Do Your Best Each Day
Do Your Best Each Day
Most of you who read my weekly columns do not know that my friend David Shaw helps me edit each column you read. This week Dave sent me an email he received from a friend which contained a remarkable story and suggested we share it with you our readers and I completely agreed.
Even if you are not interested in history, you may recognize the date, June 6, 1944. On that day, Private Robert C. Hillman joined 13,000 other American paratroopers when they parachuted over occupied France in the largest offensive of World War II. Hillman was a member of the famous 101st Airborne Division. He was from Manchester, Connecticut and joined the army shortly after graduating from high school in 1942.
Early on that fateful day, he and thousands of other American, British, and Canadian airborne troops prepared to do their part in Operation Neptune. You may not recognize it by that name since we now simply call it D-Day. As he was performing a final inspection of his gear just before leaping from the aircraft and into the battle below, Hillman made a startling discovery. His parachute was manufactured, packed, and inspected by the Pioneer Parachute Company. That may not have meant anything to any other paratrooper, but it did to him because Pioneer was in his hometown.
NBC radio war correspondent, Wright Brown, was on the same troop transport with Hillman when he expressed to his fellow-paratroopers that he had total confidence in his parachute. Brown thought it was certainly helpful the young man was so confident as he prepared to jump, but the correspondent did not fully understand his assurance about the safety of his chute, so he asked Hillman. The private replied, “Because my mother works for the Pioneer Parachute Company, and her quality control inspection initials are on my chute!”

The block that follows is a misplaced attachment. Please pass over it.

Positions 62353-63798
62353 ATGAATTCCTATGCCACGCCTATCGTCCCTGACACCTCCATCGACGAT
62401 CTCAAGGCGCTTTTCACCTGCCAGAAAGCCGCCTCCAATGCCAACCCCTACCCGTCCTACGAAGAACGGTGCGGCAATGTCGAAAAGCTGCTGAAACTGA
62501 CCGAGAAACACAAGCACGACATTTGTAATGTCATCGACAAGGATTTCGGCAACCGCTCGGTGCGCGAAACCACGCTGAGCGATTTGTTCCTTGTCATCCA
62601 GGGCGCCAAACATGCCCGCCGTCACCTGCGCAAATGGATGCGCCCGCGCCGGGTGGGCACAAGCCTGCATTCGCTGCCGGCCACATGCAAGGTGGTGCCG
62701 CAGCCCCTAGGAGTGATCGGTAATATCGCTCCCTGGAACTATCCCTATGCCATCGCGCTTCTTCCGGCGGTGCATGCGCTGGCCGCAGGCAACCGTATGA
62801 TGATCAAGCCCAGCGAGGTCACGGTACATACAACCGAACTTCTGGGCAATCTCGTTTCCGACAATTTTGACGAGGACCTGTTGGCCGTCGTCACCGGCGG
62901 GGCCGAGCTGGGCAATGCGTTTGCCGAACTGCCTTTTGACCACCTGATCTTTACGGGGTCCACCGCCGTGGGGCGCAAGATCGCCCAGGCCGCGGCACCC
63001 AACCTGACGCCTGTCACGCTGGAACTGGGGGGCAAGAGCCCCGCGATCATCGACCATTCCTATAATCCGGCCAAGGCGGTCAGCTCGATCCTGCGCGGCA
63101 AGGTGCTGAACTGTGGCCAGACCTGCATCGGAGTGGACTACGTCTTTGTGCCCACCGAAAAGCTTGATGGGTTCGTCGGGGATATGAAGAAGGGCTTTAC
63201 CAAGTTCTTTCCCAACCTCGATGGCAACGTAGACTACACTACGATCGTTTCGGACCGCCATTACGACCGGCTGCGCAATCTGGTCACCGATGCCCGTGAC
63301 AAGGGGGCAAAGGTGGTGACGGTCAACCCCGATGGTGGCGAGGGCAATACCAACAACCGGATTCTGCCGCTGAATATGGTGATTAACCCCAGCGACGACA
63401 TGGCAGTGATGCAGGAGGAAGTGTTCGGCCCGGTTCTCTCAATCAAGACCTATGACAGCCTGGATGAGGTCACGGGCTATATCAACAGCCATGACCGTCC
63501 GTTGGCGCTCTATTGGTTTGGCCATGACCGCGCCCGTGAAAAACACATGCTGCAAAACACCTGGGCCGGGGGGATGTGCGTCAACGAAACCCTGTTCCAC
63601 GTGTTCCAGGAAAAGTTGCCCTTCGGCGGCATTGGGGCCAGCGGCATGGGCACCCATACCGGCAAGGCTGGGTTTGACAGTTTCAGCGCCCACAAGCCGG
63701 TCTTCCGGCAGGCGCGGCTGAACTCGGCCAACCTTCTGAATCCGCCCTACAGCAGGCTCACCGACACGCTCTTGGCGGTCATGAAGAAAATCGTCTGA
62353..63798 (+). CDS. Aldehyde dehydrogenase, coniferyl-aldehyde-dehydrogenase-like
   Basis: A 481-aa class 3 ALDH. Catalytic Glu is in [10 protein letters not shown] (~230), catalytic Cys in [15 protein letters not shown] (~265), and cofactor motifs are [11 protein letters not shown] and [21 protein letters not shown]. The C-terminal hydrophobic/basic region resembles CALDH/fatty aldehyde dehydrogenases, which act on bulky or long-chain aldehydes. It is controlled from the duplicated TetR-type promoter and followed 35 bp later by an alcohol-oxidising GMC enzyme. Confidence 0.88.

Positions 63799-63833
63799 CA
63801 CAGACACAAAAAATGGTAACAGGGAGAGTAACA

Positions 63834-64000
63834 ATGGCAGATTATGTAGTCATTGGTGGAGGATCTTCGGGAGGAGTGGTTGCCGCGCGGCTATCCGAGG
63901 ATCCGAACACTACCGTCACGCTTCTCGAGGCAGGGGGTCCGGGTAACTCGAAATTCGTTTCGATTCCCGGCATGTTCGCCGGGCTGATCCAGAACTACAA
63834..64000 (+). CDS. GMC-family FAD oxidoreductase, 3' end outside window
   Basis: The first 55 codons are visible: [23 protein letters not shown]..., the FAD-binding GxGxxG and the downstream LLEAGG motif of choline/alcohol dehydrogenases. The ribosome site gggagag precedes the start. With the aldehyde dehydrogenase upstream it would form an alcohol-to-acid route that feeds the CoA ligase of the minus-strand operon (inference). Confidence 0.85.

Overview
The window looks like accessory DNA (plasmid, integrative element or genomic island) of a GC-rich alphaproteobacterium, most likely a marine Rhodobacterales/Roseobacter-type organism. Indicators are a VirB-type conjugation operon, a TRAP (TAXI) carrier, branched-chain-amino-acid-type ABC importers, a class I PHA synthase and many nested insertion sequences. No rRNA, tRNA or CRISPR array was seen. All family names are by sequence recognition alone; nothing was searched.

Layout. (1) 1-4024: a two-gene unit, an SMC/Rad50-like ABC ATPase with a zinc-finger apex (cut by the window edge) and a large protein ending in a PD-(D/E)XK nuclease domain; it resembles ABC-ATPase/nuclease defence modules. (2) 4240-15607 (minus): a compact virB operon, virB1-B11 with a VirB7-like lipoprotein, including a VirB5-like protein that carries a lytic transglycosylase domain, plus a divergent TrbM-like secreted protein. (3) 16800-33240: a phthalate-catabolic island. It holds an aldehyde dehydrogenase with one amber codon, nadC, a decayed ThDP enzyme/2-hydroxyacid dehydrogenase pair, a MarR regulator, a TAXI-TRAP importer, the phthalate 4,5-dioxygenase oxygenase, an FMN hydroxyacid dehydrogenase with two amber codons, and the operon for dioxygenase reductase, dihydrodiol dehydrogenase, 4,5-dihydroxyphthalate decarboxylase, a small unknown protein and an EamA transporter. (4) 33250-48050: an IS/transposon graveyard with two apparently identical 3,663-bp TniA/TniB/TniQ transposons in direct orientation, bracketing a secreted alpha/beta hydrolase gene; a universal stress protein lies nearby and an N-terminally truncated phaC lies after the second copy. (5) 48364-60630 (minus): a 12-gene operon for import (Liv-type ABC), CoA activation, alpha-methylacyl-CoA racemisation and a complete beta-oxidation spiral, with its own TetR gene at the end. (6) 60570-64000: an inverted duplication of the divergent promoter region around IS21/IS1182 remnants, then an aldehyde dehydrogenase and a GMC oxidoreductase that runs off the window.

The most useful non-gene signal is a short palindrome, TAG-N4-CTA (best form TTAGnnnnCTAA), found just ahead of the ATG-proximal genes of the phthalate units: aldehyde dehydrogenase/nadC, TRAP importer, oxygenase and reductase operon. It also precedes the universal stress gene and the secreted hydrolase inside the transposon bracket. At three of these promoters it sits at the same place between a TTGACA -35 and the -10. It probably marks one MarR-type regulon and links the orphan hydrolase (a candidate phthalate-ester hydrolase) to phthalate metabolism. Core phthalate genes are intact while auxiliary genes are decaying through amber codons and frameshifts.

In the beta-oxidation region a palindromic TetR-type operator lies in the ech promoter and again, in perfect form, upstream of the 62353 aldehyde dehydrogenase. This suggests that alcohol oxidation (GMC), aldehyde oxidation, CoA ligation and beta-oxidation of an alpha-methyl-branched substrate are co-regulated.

Hillman’s mother, like so many other American women supported the war effort by working in defense factories. One of those jobs was making the millions of parachutes for U. S. and Allied troops overseas. To say Hillman was unlikely to receive a chute inspected by his own mother was an understatement, but it happened.
The Apostle James made a related point when he said, “…you don’t know what your life will be like tomorrow…” (James 4:14, NASB) Since we do not know what our future holds, we are to live with integrity and trust God to use us in bigger ways than we imagine. Hillman’s mother had no idea a parachute she inspected would one day one day be used by her own son. None of us know how what we are doing today will impact the future so we must always endeavor to do our best.